Mirrors are all the rage right now—whether it’s a wee prefab house, a Frank Lloyd Wright-inspired installation, or the latest exhibition of Yayoi Kusama. In Taipei, Taiwan, B+P Architects have designed yet another reflective structure, a shipping container covered in one-way mirrors to house a high school art room.
The main wall of the space has sliding doors that open it up to a school courtyard, essentially creating an open-air studio or gallery. Integrating art and the environment was a core theme for the architects, who see the structure’s mirrored facade as a method for visually integrating it into its setting. Reflecting the surrounding trees and structures.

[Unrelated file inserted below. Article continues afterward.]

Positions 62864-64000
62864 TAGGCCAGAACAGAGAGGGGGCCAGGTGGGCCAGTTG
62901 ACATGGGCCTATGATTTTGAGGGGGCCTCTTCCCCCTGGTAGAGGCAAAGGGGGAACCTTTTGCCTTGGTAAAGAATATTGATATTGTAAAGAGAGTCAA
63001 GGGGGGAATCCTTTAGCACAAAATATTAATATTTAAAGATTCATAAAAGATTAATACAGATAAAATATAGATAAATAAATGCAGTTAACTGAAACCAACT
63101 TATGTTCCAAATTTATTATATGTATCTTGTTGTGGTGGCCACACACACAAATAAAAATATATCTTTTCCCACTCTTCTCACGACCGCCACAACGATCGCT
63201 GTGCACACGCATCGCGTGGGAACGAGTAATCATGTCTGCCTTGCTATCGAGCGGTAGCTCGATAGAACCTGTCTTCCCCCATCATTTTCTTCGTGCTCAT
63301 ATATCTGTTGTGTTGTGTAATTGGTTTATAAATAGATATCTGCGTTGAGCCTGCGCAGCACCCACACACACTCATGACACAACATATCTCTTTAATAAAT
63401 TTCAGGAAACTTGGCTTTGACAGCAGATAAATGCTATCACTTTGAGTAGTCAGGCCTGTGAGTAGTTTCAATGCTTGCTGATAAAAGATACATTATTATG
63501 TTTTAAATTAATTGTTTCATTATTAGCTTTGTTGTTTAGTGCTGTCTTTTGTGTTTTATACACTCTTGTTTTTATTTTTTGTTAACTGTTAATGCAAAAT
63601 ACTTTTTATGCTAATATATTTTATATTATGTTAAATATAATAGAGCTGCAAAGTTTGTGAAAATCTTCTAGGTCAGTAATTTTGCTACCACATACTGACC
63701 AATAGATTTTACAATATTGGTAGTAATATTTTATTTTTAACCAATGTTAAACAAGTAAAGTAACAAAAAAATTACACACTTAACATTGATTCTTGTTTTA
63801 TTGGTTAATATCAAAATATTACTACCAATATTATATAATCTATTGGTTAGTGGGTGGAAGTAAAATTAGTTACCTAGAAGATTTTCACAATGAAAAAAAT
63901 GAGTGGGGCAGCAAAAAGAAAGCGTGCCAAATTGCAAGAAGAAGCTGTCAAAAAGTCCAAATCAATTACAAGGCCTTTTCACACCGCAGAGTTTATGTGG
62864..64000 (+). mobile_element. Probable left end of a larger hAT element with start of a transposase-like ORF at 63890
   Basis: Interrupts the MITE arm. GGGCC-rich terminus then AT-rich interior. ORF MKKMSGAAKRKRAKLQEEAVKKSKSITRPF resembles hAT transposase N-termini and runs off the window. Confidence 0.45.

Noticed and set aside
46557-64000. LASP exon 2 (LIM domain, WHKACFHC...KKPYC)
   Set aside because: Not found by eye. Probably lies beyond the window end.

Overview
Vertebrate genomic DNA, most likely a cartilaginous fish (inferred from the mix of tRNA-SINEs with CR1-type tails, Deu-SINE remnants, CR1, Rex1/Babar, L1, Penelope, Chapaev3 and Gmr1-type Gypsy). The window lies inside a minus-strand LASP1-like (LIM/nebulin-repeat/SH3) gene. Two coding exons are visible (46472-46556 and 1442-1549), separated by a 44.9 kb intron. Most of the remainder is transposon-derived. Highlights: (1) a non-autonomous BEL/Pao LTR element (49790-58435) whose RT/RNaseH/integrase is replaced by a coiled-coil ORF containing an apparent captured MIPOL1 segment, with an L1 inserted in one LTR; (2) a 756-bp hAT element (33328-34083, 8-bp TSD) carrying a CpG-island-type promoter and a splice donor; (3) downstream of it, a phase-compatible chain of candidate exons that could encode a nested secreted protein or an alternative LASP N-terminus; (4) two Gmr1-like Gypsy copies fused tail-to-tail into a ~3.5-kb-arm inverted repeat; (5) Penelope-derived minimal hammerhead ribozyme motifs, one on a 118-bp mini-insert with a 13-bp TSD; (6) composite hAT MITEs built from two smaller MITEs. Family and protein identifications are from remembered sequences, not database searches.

“At the same time,” write the architects, “through the interesting aspects of a ‘mirror’, we stimulate students to rethink the relationship between themselves and their environments and further understand that the observations and reflections on themselves, environments and all things are also a crucial step in creativity.”
The building also just looks cool. The short ends of the structure are filled with floor-to-ceiling windows, partially screened by vertical mirrored slats. The building’s interior is also flexible enough to serve as a classroom or exhibition space, depending on the need.